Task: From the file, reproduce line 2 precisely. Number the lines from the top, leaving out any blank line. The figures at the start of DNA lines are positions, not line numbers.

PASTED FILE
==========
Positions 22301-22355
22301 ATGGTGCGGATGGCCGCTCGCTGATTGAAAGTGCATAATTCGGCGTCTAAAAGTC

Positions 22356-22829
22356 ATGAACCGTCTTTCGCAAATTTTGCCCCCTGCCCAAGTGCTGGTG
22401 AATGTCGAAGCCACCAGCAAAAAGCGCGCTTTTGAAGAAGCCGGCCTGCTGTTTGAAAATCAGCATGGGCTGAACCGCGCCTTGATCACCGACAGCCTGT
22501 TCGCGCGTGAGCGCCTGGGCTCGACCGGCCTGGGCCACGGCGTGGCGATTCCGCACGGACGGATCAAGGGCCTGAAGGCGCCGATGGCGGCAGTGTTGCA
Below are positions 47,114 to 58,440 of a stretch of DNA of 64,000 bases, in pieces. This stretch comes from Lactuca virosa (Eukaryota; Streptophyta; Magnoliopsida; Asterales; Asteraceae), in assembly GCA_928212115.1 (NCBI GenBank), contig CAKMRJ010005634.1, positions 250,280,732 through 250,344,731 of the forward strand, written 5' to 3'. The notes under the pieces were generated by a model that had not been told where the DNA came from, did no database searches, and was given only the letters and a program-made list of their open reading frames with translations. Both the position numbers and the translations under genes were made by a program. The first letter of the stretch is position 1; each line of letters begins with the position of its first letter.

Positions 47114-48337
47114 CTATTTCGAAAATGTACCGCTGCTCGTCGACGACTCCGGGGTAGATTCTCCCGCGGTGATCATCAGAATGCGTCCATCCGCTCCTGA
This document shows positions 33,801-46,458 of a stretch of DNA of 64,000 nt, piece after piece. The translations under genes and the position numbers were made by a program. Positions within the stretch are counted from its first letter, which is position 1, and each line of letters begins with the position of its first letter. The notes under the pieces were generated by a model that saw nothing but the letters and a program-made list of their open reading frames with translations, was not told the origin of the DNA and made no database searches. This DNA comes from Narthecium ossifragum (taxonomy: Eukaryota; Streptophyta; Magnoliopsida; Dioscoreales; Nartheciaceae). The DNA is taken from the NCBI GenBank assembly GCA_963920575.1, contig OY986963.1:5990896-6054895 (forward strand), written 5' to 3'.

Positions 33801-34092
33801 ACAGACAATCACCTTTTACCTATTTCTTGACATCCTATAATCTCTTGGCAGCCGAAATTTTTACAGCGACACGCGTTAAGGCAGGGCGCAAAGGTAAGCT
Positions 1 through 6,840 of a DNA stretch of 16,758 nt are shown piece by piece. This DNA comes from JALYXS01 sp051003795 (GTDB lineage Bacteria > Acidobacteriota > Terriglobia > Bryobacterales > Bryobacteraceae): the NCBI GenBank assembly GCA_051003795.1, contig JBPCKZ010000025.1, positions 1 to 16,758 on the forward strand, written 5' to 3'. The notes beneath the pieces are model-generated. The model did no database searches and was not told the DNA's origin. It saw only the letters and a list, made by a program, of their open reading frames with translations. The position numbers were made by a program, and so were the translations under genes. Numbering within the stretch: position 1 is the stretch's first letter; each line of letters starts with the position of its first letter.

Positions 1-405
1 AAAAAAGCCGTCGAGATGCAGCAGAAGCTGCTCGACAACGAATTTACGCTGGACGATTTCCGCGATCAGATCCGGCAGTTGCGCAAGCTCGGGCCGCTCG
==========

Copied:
22301 ATGGTGCGGATGGCCGCTCGCTGATTGAAAGTGCATAATTCGGCGTCTAAAAGTC